Dana Feldman Senior Contributor Hollywood & Entertainment FORBES

There’s something about finishing a task that feels good. Starting and completing something leaves one with a sense of fulfillment. This includes bingeing a TV show in its entirety. There are series that are added to the “To Watch” list but the reality may be that there are too many seasons and episodes to commit to at a given time.

However, Netflix NFLX +1.3% has several short binges that are perfect for a long weekend. These are doable commitments. Some are series that were always planned to be limited and others didn’t get picked up for a second season for one reason or another. For disappointed fans on the latter, don’t forget that Showtime just renewed fan favorite Dexter for a new 10-episode season seven years after the series finale. So, there’s always hope that some of the below could potentially get the green light in the future. For now, the five series listed can be binged in 10 hours or less and winter in lockdown is the perfect time.

There’s a familiar theme to these incredible series: Like us trying to survive 2020, the characters in these stories each have unimaginable challenges to overcome. There is a resilience to the human spirit reflected in each that we can all learn from. It’s not solely about good storytelling and acting, there are lessons to be gleaned from each of the below series. Oh, and do not worry, you’ll also be entertained!

Giri/Haji (Duty/Shame) (8 Episodes):This thriller centers around a Tokyo detective as he travels to London to look for his long lost younger brother, who is now believed to be posing as a Yakuza gangster and wanted for the murder of a Japanese businessman. His family’s honor, and the fragile peace between the warring gangs back home, is at stake. This 2019 series is so beautifully shot and the acting is superb. Creator, writer and executive producer Joe Barton proved himself a master storyteller with this one. What this series does so eloquently is weave in a love story that is both hopeful and heartbreaking, while also sending the message of just how interwoven our lives are in ways we might not ever be able to imagine. It was a shock to fans that this series wasn’t picked up for a second season, especially considering its 100% score on Rotten Tomatoes from critics and 88% from the viewers. Takehiro Hira and Yosuke Kubozuka lead the Japanese cast alongside Kelly Macdonald and Justin Long.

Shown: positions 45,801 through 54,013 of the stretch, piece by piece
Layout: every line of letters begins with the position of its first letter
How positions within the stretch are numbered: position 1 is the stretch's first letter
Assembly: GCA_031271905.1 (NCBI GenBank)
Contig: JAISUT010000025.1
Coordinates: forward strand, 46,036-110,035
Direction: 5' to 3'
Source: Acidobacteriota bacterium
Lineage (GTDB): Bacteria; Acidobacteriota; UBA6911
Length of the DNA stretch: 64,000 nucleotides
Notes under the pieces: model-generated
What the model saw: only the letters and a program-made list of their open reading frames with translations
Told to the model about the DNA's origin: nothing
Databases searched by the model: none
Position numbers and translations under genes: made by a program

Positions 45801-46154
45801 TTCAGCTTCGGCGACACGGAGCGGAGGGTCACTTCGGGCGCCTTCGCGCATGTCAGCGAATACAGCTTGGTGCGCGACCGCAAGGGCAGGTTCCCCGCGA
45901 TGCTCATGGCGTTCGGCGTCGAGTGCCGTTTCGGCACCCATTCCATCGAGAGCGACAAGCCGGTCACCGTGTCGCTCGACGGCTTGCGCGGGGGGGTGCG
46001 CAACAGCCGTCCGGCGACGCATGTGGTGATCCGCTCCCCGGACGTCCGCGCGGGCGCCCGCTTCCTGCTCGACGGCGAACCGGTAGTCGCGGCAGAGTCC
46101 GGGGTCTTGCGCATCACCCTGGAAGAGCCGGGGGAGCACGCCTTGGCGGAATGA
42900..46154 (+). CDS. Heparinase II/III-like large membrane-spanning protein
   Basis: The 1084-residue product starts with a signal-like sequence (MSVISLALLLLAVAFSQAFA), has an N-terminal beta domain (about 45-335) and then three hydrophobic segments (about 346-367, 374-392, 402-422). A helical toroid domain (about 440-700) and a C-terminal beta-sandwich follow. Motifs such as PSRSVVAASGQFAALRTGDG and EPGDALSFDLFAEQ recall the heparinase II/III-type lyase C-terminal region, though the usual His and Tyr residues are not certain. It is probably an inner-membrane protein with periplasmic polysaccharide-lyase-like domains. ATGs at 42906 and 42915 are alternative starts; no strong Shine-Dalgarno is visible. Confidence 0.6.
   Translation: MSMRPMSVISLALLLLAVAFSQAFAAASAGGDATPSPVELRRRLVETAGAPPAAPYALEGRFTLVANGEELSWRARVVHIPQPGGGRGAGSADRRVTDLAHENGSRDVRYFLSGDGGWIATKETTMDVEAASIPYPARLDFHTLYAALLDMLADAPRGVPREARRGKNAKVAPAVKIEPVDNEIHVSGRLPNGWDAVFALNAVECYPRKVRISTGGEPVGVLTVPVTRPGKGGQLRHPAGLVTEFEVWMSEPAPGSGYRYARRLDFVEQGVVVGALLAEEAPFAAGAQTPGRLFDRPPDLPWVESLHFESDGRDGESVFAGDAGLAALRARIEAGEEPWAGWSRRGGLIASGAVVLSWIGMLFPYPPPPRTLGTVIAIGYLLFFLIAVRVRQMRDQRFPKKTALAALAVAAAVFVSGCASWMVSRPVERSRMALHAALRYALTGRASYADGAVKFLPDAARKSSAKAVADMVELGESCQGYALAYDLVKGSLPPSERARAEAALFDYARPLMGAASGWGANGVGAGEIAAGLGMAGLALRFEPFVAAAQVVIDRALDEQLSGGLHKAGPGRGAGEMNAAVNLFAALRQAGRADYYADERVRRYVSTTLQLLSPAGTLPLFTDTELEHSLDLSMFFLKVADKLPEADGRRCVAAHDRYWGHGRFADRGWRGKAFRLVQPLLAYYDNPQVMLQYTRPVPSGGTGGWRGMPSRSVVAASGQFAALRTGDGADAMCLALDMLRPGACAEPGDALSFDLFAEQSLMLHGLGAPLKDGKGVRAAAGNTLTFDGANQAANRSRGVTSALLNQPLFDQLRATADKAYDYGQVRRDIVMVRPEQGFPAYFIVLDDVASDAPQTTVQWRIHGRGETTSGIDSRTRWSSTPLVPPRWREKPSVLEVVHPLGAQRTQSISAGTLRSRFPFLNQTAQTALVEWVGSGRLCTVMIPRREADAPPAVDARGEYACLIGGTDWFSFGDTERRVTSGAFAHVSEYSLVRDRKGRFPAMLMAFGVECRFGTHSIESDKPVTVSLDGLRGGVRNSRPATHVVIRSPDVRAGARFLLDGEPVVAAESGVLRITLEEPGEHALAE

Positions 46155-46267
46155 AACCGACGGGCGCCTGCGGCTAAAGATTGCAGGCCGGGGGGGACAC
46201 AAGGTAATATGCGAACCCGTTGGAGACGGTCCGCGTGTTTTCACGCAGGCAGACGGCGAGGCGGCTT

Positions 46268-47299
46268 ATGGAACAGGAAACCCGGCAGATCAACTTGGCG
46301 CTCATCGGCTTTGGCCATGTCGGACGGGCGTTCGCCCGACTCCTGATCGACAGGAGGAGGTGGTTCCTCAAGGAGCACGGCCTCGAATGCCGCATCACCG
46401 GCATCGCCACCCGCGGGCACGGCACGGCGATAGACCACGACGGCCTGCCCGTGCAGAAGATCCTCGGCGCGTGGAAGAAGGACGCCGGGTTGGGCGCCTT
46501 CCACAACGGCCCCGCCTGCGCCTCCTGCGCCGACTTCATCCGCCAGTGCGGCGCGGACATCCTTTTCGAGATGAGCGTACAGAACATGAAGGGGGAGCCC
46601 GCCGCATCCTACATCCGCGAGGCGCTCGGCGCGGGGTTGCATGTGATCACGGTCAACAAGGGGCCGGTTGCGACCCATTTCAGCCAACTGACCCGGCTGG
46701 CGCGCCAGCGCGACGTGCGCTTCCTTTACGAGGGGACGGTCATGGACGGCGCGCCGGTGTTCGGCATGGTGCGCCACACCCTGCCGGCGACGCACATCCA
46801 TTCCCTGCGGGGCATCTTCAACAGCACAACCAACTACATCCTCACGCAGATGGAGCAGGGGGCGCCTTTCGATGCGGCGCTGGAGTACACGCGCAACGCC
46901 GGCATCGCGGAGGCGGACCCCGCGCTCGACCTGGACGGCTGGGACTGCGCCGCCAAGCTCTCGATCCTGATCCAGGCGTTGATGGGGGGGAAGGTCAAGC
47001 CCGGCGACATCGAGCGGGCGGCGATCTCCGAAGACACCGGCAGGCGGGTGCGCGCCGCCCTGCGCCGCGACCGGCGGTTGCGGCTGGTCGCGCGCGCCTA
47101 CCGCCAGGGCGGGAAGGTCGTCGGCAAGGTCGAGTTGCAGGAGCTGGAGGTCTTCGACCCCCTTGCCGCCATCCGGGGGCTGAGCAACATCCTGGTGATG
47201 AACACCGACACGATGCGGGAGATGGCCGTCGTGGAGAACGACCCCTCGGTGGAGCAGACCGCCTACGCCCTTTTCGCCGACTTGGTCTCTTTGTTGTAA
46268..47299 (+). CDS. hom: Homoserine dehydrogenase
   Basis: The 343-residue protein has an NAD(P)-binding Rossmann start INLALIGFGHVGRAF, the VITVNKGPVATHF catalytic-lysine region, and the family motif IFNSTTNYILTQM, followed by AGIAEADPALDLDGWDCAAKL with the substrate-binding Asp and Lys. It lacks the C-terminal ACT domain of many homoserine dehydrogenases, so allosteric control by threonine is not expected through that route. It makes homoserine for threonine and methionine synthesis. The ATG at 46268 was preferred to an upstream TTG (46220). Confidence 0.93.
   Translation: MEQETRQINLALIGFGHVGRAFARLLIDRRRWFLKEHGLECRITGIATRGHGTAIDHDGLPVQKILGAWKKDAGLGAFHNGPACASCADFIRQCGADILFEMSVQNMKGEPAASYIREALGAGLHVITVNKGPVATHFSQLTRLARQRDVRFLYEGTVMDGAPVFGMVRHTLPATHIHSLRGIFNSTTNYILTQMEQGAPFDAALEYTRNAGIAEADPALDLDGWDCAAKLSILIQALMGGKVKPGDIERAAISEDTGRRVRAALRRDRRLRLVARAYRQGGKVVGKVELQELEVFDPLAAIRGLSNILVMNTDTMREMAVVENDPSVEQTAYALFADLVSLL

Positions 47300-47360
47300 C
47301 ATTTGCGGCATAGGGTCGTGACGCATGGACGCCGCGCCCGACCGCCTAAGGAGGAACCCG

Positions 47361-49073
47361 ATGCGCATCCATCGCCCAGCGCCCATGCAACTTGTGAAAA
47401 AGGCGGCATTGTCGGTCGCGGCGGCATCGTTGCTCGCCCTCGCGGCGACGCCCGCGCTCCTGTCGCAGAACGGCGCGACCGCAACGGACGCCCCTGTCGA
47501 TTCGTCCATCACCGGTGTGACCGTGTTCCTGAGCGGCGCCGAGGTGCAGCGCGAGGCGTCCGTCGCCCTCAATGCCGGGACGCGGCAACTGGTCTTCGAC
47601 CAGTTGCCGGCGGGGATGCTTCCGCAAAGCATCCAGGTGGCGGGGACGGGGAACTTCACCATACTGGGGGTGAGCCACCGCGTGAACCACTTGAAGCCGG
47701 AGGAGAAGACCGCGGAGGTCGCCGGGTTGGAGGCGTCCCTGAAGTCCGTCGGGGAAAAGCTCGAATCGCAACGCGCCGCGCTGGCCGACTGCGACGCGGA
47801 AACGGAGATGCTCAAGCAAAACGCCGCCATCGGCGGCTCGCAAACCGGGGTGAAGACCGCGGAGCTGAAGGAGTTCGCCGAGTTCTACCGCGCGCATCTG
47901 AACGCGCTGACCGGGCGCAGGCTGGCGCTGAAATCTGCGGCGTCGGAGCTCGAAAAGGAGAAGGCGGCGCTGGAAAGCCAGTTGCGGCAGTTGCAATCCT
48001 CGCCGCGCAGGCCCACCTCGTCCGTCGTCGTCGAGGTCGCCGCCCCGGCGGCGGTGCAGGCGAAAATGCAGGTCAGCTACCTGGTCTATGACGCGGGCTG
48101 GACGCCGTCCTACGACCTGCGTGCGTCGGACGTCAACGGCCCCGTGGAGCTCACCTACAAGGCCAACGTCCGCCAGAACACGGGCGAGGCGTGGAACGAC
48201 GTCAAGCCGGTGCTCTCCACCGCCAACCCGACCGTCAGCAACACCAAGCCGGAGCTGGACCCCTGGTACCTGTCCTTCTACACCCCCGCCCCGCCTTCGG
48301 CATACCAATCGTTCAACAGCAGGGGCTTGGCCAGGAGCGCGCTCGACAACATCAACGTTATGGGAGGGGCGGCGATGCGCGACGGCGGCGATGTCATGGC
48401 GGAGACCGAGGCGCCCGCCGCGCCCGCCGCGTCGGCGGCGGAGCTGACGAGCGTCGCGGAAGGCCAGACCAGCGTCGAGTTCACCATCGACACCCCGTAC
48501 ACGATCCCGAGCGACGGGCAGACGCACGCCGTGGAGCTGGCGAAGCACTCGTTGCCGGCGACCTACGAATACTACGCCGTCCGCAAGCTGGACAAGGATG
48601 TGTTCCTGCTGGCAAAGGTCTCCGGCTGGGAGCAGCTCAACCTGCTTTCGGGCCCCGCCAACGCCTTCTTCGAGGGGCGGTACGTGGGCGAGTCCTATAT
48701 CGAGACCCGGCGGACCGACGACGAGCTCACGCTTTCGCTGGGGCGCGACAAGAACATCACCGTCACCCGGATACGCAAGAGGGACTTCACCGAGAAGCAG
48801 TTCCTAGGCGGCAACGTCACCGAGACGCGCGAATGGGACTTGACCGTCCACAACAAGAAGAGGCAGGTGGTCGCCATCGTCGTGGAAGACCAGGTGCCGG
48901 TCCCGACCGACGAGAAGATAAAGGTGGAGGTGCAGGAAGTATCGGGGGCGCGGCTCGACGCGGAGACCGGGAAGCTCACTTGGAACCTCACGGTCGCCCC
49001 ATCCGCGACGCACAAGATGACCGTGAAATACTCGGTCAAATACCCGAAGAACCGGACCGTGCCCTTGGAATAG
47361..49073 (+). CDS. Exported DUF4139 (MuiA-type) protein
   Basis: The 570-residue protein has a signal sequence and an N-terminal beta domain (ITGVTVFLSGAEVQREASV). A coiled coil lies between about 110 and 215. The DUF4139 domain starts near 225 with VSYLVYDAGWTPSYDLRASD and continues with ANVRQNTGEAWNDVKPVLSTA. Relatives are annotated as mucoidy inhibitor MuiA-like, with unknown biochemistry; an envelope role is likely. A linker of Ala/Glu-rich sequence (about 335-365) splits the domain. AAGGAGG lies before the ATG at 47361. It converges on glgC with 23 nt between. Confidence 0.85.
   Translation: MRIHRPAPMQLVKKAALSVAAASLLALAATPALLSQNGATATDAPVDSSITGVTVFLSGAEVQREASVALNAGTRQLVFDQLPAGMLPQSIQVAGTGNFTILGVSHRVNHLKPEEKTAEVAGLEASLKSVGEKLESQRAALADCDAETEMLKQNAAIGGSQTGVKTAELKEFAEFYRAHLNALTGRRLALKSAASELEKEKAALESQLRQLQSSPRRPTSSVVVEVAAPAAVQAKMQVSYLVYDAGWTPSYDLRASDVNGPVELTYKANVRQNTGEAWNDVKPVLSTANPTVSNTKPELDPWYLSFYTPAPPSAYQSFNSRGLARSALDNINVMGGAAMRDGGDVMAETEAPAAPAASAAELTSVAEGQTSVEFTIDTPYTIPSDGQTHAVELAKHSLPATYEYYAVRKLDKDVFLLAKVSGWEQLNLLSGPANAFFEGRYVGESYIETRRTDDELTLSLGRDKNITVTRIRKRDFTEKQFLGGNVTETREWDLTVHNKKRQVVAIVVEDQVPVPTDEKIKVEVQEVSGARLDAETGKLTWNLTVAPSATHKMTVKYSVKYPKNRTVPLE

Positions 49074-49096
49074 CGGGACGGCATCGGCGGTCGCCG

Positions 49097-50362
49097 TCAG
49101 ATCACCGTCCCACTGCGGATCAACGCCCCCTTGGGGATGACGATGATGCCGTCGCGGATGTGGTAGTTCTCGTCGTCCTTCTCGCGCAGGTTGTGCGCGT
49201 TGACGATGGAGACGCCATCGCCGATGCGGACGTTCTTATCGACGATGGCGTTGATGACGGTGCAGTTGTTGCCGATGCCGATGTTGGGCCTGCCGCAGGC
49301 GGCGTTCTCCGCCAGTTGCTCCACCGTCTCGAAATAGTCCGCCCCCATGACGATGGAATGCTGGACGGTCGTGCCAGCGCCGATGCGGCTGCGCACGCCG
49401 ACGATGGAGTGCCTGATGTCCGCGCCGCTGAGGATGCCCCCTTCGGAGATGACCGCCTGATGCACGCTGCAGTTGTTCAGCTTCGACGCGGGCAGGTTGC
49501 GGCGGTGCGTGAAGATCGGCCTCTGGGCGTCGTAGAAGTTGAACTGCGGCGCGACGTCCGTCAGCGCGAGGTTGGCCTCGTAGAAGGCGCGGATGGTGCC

Yvonne Strahovski in 'Stateless' on Netflix.
Yvonne Strahovski in ‘Stateless’ on Netflix. PHOTO BY BEN KING FOR NETFLIX.

Stateless (6 Episodes): This limited seriesis inspired by true stories from Australian immigration detention centers and represents the real-life struggles of the more than 70 million displaced people globally who are currently seeking sanctuary from war and persecution, half of which are children. Since 2012, all of the asylum seekers entering Australia by boats have been held in offshore immigration detention centers including Nauru and Papua New Guinea’s Manus Island. The refugees are referred to as UNCs, or unlawful non-citizens. The conditions in which they’re being held has been brought to the public’s attention via the work of lawyers, advocates and the media, though their access has been very limited. One story that blew the lid off was the discovery of an Australian woman wrongfully held in detention. Her case led to a public inquiry which spotlighted the many holes in the Australian Immigration Department and sparked urgent reform. Yvonne Strahovski portrays the fictionalized version of this woman, Sofie Werner, an airline hostess seeking escape from her troubles. Her character was inspired by Cornelia Rau, who in 2004 was imprisoned in one of Australia’s immigration detention camps in the middle of the desert. She was deemed mentally ill and suffered severe trauma after spending time in a dangerous cult. To escape her life, she pretended to be a German citizen. She had no papers to prove her identity and was trapped for 10 months before her family found out where she was. Her story led to a national scandal and was the impetus for change. Rounding out this fantastic cast are Fayssal Bazzi, Dominic West, Cate Blanchett, Jai Courtney, Soraya Heidari, Asher Keddie and Marta Dusseldorp.